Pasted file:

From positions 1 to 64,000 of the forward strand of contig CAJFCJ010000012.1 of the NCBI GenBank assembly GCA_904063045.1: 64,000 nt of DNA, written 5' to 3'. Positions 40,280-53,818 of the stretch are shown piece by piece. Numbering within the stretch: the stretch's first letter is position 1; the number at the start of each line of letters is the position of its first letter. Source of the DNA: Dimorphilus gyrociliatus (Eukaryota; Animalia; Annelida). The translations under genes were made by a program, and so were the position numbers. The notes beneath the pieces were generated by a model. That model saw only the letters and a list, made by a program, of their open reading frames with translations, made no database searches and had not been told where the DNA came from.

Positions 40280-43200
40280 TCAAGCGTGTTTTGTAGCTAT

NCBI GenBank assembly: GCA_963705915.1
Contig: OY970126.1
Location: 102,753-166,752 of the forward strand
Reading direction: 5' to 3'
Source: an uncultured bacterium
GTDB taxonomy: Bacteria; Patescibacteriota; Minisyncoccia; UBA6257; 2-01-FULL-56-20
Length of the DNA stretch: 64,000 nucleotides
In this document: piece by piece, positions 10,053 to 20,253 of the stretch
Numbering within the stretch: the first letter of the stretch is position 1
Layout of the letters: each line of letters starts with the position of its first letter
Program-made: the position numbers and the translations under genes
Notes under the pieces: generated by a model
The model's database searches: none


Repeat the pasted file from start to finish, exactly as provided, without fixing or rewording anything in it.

From positions 1 to 64,000 of the forward strand of contig CAJFCJ010000012.1 of the NCBI GenBank assembly GCA_904063045.1: 64,000 nt of DNA, written 5' to 3'. Positions 40,280-53,818 of the stretch are shown piece by piece. Numbering within the stretch: the stretch's first letter is position 1; the number at the start of each line of letters is the position of its first letter. Source of the DNA: Dimorphilus gyrociliatus (Eukaryota; Animalia; Annelida). The translations under genes were made by a program, and so were the position numbers. The notes beneath the pieces were generated by a model. That model saw only the letters and a list, made by a program, of their open reading frames with translations, made no database searches and had not been told where the DNA came from.

Positions 40280-43200
40280 TCAAGCGTGTTTTGTAGCTAT

NCBI GenBank assembly: GCA_963705915.1
Contig: OY970126.1
Location: 102,753-166,752 of the forward strand
Reading direction: 5' to 3'
Source: an uncultured bacterium
GTDB taxonomy: Bacteria; Patescibacteriota; Minisyncoccia; UBA6257; 2-01-FULL-56-20
Length of the DNA stretch: 64,000 nucleotides
In this document: piece by piece, positions 10,053 to 20,253 of the stretch
Numbering within the stretch: the first letter of the stretch is position 1
Layout of the letters: each line of letters starts with the position of its first letter
Program-made: the position numbers and the translations under genes
Notes under the pieces: generated by a model
The model's database searches: none